Fear used as a manipulative tool – setting aside the use by true psychopaths – is primarily political/religious and it is hard to distinguish religion from politics in this use because it is used as a means of social control either way. The test of this use of fear is whether the use is selfish or charitable, and to some extent that may be in the eye of the beholder. Is it possible that Ted Cruz or someone of his ilk really is afraid for the safety of others? I suppose it isn’t impossible. Or is he just another type of wayward religious zealot feeding his ego and filling his pockets from the fearful congregation he creates? You might guess at what I think.

  15. The Original Larry says:

    Well, Mr. Kent, it certainly looks as if fear is working on you. None of this is especially serious, whether you’re talking about disaster movies or the candidacy of Ted Cruz. Sure, there is always some appeal for those who are living on the edge of reality but I don’t think the rest of us have anything to worry about, for real. I agree with the comment I read in today’s Times that said Ronald Reagan would have wept when he read about Ted Cruz’s candidacy…once he stopped laughing.

  16. Elaine says:

    Well OK. But the notion of Ted Cruz as President of the United States and Leader of the Free World kinda scares me.

  17. bill shaver says:

    same thing going in in Canada…fear & hate mongering there via the current pm and company….really stupid aproach to fixing problems….

  18. knuckleheadedliberal says:

    Maybe Ted Cruz is the One, who unites the US and Canada in the waning days before the apocalypse.

  19. bill shaver says:

    well they both lived in alberta…red neck capital of canada……not surprised….they both got to go….we are at the precipice….oh lord help us now…..

  20. Mr. Kent says:

    The Original Larry says-

    Sorry Buck, but Cruz scares no one because he is not going anywhere. Just another clown in the car. The same money, only more of it, and the same power brokers that gave us GWB and the neo cons have already lined up behind Jeb. It is a done deal.
    Ronald Reagan would have been booted out of the republican party that exists today. I doubt he would have any part of the GOP we now see. He was just words, nothing more. He said Government ” was the problem” and then he went on to double it’s size during his eight years and triple the deficit. He sold weapons to our antagonist Iran then used the money to fund a secret war. When he was caught he claimed ignorance, which means he was either totally incompetent or a liar or both. Tip saved him from impeachment on that one.
    How sad is it that the only republican president any republican ever mentions is Reagan? It is as if Nixon Ford and Bush I and II never existed. Even more sad is that those that mention him seem to have no clue as to his administrative style. He was symbolism without substance.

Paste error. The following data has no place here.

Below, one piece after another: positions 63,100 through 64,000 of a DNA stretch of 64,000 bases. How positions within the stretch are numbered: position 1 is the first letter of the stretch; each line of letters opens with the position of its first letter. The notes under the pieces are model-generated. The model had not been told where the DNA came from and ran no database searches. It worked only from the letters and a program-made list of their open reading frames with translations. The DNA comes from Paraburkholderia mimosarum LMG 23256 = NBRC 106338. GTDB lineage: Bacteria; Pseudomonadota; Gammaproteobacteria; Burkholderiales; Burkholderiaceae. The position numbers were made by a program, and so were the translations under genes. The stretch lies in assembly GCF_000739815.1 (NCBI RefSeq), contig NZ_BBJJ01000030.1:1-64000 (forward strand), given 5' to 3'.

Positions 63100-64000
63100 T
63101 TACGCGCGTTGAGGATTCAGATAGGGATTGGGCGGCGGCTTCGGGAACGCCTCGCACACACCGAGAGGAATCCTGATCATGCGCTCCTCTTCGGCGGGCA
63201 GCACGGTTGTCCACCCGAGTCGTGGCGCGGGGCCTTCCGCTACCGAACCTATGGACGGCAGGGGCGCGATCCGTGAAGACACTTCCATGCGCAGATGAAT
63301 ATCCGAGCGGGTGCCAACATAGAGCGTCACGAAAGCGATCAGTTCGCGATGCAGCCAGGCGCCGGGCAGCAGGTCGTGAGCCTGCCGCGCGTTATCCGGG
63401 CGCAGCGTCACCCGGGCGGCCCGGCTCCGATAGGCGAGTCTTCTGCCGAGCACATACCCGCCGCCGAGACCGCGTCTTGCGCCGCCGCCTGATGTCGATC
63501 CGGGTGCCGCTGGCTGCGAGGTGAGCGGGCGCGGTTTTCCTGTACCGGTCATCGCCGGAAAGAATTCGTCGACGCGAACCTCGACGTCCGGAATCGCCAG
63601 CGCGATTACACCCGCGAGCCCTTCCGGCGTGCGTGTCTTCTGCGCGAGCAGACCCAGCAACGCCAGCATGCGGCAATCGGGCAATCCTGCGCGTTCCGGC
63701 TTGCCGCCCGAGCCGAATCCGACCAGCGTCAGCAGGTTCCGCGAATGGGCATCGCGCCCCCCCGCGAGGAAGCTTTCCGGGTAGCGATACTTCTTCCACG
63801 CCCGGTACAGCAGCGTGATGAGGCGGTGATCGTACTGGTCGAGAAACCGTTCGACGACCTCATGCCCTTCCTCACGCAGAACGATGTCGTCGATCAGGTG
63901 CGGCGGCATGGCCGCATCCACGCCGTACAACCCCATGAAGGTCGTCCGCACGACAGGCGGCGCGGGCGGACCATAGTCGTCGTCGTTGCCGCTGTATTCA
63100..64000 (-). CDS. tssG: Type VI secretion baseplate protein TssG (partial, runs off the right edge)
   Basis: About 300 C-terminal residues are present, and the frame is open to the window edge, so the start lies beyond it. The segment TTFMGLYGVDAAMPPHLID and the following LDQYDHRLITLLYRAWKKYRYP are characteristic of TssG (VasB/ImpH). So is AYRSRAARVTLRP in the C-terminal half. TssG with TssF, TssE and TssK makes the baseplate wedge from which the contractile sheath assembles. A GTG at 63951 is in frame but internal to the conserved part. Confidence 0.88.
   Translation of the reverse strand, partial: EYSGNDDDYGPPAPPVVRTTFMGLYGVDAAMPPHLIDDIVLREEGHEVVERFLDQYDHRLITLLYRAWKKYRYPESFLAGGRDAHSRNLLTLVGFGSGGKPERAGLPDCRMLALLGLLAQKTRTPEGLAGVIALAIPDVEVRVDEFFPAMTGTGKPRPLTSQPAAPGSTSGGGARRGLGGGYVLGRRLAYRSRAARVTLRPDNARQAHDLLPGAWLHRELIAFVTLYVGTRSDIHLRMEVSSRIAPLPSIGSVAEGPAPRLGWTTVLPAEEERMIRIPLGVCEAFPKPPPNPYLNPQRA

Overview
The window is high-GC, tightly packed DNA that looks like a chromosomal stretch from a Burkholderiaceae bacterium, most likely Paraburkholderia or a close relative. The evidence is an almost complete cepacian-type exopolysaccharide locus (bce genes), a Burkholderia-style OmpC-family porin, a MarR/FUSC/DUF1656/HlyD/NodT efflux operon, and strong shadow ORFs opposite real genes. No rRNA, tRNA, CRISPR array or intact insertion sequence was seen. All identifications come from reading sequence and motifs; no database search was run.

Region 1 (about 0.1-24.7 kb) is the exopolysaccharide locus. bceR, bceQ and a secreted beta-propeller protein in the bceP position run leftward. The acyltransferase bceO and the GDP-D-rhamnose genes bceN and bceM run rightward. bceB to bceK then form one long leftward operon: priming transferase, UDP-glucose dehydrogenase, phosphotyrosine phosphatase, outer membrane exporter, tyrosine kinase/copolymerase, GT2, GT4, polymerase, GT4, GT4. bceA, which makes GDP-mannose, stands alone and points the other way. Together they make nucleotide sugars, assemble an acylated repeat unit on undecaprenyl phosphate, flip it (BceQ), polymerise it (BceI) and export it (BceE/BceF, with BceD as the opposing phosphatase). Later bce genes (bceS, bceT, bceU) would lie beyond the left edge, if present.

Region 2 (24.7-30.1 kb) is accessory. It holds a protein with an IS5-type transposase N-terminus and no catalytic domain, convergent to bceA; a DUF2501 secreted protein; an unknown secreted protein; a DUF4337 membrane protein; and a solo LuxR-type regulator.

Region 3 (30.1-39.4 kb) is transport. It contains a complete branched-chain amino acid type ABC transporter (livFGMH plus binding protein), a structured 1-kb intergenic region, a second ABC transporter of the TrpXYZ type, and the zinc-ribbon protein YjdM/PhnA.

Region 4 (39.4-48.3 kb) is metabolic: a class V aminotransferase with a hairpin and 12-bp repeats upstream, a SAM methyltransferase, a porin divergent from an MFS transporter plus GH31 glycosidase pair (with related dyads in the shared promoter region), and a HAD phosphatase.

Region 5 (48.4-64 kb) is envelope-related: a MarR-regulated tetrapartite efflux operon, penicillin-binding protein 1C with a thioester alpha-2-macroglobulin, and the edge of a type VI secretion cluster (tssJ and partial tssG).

It is fair to say in Reagan’s defense that it is quite possible, even likely, that the early indications of Alzheimer’s disease may well have begun during his last few years in office as he approached his 80s. Perhaps that is why Nancy was so protective of him during those last few years.

  21. upndown says:

    So, the sounds coming out of politicians mouths sound to me like the teachers’ voices in the Peanuts animations – “Waah,wah wah wah whah” – but there are deeper truths. The climate is moving into a volatile state that we can not accurately predict or quantify. The sixth mass extinction is well underway; iconic megafauna are on their way out, as are many aquatic species. Persistent droughts, the Pacific garbage patch, ocean acidification – the world we leave our children will not be the same as the one we inherited.

    I do understand that growing prosperity has improved the lives of many. Hopefully, that will remain the case for decades to come. For me, feeling of looming apocalypse comes from a recognition of these other more difficult issues, and I wonder if it is the same for the Ted Cruz’s of the world who certainly know what is happening even if they deny it in public.

  22. Two Cents says:

    Lincoln was the last president that I call republican.
    Reagan was no Lincoln (neither is Obama) . Reagan was roy rogers, and thought he was will rogers.
    Nixon was no Lincoln, but if it wasn’t for Watergate(and who knows what else) actually tried.
    Eisenhower? what was he? his problem were the dulles brothers running everything like crazy Calvinists.
    cruz is a tea party, which is neither republican nor good ole fashion sam adams / paul revere tea party-like.
    as a matter of fact, in my opinion, second to global warming, tea party has the worst name selection in recent history.
    they would both do better if they had better names :)

    ps. mr kent-
    Reagan was oblivious to iran contra– because bush was running it !! along with a small list of cronies that re-surfaced in his son’s administration.

  23. Mr. Kent says:

    Two Cents –

    You could be right about not knowing because Bush was running the operation, which would make him incompetent I suppose.
    It makes sense about Bush running the show. The first thing he did when he became president was grant full pardons to Defense Secretary Caspar W. Weinberger and five other officials from the Reagan administration right before special prosecutor Walsh was to bring them to testify.
    Imagine Obama doing any of the things near the level of what republican presidents have consistently done?